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By Rev. Canon Grayhame Bowcott 

We all know how the story goes:

A faithful member of the Church serves in a ministry role for many years. In that role there is lots of work to be done, and sometimes the work is emotional or frustrating. And, when finally someone relieves the person of the position, that ministry volunteer takes a step back. In stepping back, the person withdraws from various ministry routines, might suddenly be absent from regular patterns of worship, and, one day, stops showing up at all.

Do you know someone like this? Does this story describe you?

One of the most important truths about our Anglican congregations today, one that isn’t celebrated enough (in my opinion), is the reality that our worshipping communities are only as strong as the lay leadership that maintains them.

It is through the faithful efforts of lay readers, wardens, parish administrators and secretaries, treasurers, sextons, choristers and music directors, pastoral visitors and prayer groups, committee chairs, parish council members and our small armies of volunteers that drive the life blood of a healthy congregation or parish. Even the smallest of churches is a complex network of personalities and relational connections.

There are many different reasons why people choose to carve out space in their busy lives and schedules to serve in a ministry of the Church. For some, it is the sense of belonging to a larger community, of being part of a family of faith that gives them purpose and identity; for others it is the social relationships, the opportunities to work alongside their friends while caring for others too.

Among our many volunteers, there are also those who don’t take much joy from what they are doing anymore. Perhaps there was a time when they were excited about their role, but something changes for them. If ever ministry starts looking like a long list of chores or obligations and there isn’t any spiritual benefit to doing them, perhaps that is the time when ministry stops being ministry.

As Anglican congregations in the Diocese of Huron transition into our post-Christmas season of Vestries, Wardens’ meetings, and the challenges around budgeting and staffing our various expressions of ministry, one of the things that we must always keep in mind is that ministry is always supposed to be an expression of our vocational calling – not a list of chores of obligations.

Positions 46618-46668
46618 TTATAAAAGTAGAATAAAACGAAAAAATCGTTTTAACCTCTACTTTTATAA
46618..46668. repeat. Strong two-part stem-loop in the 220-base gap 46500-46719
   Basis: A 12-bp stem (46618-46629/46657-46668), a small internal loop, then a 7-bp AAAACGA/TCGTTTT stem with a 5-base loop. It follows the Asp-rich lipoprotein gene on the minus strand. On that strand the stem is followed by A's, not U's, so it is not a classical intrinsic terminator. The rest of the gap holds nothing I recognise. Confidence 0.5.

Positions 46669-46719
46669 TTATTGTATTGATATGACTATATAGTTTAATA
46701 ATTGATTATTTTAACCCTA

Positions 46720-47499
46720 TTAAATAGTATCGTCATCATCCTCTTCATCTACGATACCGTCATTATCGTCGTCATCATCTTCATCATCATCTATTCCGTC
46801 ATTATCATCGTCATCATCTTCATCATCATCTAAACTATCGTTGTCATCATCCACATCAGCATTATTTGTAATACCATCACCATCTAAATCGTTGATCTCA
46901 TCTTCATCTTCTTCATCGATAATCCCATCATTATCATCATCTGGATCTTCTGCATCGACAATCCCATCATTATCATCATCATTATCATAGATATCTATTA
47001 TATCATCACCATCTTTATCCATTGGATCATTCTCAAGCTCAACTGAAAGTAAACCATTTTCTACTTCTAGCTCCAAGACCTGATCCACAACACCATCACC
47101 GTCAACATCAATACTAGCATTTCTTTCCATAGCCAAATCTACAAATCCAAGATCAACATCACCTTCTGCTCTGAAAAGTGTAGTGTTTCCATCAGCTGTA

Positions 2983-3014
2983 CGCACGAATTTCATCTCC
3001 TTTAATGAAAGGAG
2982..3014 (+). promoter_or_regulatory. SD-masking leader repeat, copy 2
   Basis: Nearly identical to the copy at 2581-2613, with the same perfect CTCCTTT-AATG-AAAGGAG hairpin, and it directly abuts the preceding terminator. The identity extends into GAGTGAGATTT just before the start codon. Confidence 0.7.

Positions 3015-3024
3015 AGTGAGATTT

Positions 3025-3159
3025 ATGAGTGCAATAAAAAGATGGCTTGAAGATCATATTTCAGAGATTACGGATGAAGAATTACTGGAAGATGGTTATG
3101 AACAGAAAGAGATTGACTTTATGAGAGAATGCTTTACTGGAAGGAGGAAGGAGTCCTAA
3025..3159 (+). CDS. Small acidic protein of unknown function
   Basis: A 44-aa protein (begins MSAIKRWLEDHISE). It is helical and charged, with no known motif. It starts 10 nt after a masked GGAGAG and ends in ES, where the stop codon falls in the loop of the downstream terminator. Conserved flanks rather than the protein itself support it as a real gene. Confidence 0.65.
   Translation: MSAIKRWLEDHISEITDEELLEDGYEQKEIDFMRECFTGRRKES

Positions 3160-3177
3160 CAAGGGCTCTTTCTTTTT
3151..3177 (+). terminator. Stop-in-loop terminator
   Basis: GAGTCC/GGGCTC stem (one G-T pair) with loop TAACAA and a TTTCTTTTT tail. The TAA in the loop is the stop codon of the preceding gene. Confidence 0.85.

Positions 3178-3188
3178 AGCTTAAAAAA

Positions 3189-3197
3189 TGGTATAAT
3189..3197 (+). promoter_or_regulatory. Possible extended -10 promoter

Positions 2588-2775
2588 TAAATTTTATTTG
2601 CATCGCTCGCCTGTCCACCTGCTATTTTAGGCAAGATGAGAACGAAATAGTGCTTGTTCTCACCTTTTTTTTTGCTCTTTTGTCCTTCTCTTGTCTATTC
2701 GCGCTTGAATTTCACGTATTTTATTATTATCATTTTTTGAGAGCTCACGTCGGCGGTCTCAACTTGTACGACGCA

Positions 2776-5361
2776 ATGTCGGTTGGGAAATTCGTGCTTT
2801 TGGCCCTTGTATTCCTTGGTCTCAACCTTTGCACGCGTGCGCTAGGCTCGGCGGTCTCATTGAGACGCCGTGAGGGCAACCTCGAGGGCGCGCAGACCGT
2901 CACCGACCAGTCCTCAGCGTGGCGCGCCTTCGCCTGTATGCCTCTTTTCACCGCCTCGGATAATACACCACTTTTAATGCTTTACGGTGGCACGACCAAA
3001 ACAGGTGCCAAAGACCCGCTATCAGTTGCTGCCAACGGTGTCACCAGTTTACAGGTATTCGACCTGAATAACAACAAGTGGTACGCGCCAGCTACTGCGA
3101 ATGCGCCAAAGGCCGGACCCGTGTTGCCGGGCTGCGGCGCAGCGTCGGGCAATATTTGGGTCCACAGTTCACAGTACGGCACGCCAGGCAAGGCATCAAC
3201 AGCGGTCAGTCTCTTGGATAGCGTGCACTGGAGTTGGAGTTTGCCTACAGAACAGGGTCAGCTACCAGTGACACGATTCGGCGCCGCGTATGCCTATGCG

In my congregation there is an open policy that goes like this: if, at any time, anyone is no longer enjoying their ministry role (appointed, elected or otherwise), they always have my support and permission to stop doing it. Permission to lay it down. Why? Because God calls us to serve in ways that are lifegiving and meaningful. If ever our ministries stop being this for us, then we may be doing them wrong. We may be missing the point.

As we enter into this new calendar year, I invite you to consider the things that your offer to God and others in service – your own expression of ministry. Are you passionate about what you are doing? Is your ministry role spiritual and lifegiving? If not, perhaps it may be time for you to have a conversation with your priest about finding the right ‘fit’ for your service.

Frederick Buechner, an American theologian, summed it up in this way: “The place where God calls you to is the place where your deep gladness and the world’s (or neighbourhood’s) deep hunger meet.”

As we enter this new year, I pray that we all find ourselves in the place of our vocation, in the place where we are passionate to serve God, Church and others. 

Rev. Canon Dr. Grayhame Bowcott is passionate about fostering congregational relationships and sharing our Anglican vocation with others. He serves as Rector of St. George’s, The Parish of The Blue Mountains and as Program Director for the Licentiate in Theology program at Huron University.